Isn't this what the "trap primer" is for? (Running the pan into the main drain?) I would rather not do the pan drain; just a back-up precausion. About these braided lines; I noticed yesterday at the hardware store some braided lines which mechanically shut off if too much "high-velocity" water goes through. Probably what your referreing too...?

What are your thoughts on my earlier post concerning "PEX" and "PUSH 'N GO" fittings? Many thanks for the info...
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Old 10-09-2006, 08:03 AM   #30
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Moving washer/ dryer from 1st to 2nd floor


Push n Go Fittings

If there the ones I'm thinging of, there code approved, put I would not plumb my house with them, if they are brass and have a plastic collar on the ends, then those are them, if there nothing like these I talked about then I think nothing of them.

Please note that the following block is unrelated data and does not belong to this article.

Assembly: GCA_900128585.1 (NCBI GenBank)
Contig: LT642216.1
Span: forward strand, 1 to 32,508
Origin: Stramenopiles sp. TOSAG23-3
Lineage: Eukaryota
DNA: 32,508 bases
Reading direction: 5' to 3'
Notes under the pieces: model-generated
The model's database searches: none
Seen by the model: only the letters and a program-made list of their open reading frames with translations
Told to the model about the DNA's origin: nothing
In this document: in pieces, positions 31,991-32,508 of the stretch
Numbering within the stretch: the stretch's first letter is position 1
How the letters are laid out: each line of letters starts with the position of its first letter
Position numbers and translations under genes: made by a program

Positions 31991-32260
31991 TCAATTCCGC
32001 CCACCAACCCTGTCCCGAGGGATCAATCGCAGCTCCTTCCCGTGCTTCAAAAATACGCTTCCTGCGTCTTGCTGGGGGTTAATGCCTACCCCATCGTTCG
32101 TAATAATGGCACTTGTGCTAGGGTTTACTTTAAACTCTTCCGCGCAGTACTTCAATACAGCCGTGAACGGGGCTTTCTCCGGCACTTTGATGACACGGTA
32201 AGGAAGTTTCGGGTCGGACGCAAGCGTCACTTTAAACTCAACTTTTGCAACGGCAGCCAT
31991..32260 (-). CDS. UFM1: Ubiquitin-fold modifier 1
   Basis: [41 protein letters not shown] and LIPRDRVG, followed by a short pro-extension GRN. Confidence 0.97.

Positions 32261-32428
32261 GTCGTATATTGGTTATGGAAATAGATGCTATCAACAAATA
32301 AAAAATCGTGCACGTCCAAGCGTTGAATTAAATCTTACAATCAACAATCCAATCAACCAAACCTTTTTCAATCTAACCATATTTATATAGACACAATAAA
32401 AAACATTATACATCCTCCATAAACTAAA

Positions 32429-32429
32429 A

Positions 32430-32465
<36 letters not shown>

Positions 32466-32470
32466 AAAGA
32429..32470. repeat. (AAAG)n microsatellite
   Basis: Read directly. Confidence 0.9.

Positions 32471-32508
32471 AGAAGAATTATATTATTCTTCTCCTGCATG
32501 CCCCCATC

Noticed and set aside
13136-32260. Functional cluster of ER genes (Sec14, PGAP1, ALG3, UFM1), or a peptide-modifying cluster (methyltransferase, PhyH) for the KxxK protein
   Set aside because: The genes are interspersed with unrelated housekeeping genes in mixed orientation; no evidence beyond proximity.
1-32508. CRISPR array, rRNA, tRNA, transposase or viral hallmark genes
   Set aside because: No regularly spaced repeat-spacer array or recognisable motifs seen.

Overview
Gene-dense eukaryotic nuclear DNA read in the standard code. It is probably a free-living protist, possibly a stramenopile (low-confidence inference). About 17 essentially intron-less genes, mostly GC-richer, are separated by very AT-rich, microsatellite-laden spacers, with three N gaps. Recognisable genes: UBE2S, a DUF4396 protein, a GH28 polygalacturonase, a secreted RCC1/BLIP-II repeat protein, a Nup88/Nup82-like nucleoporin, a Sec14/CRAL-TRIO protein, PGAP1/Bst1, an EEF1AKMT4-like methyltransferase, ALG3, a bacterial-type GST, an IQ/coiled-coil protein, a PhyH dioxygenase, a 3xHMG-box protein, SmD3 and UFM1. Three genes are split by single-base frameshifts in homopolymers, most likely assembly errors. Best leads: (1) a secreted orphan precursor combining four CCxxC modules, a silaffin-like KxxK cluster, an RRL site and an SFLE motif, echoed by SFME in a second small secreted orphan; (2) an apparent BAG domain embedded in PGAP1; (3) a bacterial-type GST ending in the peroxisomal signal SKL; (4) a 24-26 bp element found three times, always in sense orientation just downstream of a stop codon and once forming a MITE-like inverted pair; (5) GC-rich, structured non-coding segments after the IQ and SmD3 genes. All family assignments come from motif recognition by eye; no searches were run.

Hoses, not the hoses that have shut offs on them but hoses alone.

The reason behind not connecting it to the maindrain is, well lets me just say this, you can use a pan and have it go to a drain, via a floor drain, laundry sink but it have to be an indirect connection, not directly connected to the drain, doing this eliminates the floor drain on 2nd floor and no primer is needed.

Keep in mind, and I'm talking put yourself in the situation where a hose did burst, that water is going to be spraying everywhere, and trust me, it will not be directed towards just the pan. Will the pan accommodate all the water, No, the main reason to install a pan is so is the pump on the washer you will see the problem real soon.